Background. The physical, cognitive, and emotional sequelae of stroke underscore the need for nursing interventions across the continuum of care. Although there are several published studies evaluating community interventions for stroke survivors, the nursing role has not been clearly articulated. Aim. The aim of this paper is to report a study to describe, using a standardized classification system, the nursing interventions used with stroke survivors during the initial 6 weeks following discharge home. Methods. In the context of a randomized controlled trial, two nurse case managers provided care to 90 community-dwelling stroke survivors who were assigned to the intervention arm of the trial. The nursing documentation was analysed, using the Nursing Intervention Classification (NIC) system, to identify and quantify the interventions that were provided. Findings. Stroke survivors received, on average, six different interventions. There was a trend for those who were older, more impaired, and who lived alone to receive more interventions. The most commonly reported interventions included those directed towards ensuring continuity of care between acute and community care, family care, and modifying stroke risk factors. The study was limited to the nursing documentation, which may represent an underestimation of the care delivered. Conclusions. The NIC system was useful in capturing the interventions delivered by the nurse case managers. Nursing interventions are often not clearly articulated and less often use standardized terminology. Describing nursing activities in a standard manner will contribute to an increase in nursing knowledge and to evidence-based practice.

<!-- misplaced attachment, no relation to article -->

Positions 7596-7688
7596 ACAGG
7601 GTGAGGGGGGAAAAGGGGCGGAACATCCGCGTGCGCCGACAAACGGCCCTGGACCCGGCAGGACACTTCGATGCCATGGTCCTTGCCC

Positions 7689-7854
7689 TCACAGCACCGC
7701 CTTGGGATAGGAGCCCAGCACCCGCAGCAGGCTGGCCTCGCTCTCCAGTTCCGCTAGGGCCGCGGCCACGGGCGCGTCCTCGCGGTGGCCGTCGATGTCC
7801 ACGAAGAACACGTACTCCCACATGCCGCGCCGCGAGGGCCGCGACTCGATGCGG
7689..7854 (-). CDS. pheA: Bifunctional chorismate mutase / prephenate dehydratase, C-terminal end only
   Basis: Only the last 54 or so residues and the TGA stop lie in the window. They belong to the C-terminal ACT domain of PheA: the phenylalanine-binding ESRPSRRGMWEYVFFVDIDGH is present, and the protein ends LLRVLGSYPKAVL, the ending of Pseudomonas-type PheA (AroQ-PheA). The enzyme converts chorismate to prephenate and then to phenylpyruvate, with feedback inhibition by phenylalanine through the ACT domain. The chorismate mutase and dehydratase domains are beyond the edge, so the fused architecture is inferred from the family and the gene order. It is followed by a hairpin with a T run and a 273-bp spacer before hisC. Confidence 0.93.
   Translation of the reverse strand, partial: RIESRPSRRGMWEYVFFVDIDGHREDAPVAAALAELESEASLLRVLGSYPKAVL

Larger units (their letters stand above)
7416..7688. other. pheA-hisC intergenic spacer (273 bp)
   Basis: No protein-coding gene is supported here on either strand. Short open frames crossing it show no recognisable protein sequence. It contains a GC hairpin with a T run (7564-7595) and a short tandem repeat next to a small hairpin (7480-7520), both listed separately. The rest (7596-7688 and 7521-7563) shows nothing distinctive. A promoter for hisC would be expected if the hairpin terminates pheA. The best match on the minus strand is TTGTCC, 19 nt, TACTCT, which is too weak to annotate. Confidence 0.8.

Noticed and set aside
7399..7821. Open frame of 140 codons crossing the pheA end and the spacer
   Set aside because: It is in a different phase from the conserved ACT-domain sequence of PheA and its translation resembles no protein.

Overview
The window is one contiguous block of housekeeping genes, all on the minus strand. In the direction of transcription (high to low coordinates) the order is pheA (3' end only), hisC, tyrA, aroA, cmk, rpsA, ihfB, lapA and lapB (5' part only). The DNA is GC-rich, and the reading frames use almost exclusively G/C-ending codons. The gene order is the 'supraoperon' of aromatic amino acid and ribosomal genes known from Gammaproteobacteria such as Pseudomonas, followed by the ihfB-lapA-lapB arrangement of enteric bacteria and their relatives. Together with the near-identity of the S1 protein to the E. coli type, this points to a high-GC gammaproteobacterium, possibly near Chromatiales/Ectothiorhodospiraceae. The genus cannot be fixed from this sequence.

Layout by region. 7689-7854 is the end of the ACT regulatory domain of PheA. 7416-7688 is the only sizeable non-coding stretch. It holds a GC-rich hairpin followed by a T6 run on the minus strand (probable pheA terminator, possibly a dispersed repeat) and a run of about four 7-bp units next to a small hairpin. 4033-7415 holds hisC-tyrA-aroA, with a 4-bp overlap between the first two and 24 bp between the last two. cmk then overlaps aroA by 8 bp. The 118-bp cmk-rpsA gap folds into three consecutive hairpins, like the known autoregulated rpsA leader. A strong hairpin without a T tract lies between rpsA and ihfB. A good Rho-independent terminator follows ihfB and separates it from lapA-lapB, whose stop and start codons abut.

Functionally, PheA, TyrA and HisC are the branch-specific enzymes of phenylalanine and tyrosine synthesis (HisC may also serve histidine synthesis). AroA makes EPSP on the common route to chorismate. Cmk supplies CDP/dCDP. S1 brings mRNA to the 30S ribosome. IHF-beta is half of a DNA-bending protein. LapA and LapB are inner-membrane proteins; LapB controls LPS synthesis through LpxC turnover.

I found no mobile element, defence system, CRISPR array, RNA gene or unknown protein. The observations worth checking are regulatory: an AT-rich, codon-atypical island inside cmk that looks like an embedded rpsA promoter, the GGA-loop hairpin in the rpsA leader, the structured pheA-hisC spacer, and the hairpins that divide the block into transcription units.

- Case management
- Community care
- Family caregiver
- Nursing intervention classification
- Nursing interventions
- Standardized nursing language
ASJC Scopus subject areas